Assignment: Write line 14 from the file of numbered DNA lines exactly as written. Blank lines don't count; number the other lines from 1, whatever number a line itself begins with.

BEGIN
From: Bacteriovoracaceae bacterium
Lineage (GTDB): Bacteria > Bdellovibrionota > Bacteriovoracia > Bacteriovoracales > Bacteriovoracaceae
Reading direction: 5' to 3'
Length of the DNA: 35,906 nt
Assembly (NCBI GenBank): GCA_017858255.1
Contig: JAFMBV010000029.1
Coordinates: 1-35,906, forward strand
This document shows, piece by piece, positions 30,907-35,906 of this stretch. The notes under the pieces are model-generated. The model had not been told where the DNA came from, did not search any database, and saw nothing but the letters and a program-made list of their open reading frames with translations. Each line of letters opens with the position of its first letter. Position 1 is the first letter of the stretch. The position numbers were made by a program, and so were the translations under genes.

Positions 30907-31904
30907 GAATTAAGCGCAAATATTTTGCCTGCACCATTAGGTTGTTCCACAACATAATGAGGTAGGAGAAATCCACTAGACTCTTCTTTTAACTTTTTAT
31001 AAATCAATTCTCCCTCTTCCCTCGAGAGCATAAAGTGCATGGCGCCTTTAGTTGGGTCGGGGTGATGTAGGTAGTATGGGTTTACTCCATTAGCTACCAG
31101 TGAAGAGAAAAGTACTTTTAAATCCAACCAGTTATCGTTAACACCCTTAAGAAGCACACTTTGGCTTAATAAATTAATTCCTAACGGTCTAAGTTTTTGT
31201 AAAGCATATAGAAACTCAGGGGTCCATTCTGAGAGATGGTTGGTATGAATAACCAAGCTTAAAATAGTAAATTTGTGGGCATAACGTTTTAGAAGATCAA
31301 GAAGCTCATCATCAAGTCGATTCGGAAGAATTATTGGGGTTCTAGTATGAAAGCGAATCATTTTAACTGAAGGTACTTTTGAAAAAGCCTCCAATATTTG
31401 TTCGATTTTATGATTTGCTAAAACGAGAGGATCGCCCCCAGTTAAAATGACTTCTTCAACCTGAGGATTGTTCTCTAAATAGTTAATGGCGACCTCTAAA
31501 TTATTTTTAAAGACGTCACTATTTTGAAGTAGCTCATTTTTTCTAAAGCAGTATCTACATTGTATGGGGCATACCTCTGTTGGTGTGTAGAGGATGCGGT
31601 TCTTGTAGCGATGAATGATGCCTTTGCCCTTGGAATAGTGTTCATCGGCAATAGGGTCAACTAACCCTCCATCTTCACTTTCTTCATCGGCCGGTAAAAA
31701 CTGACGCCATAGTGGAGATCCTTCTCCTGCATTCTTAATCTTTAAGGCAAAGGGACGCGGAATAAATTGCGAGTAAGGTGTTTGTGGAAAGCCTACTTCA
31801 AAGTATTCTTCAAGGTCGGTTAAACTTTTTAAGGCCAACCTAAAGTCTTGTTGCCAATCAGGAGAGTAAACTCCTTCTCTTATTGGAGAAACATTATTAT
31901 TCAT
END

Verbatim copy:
31301 GAAGCTCATCATCAAGTCGATTCGGAAGAATTATTGGGGTTCTAGTATGAAAGCGAATCATTTTAACTGAAGGTACTTTTGAAAAAGCCTCCAATATTTG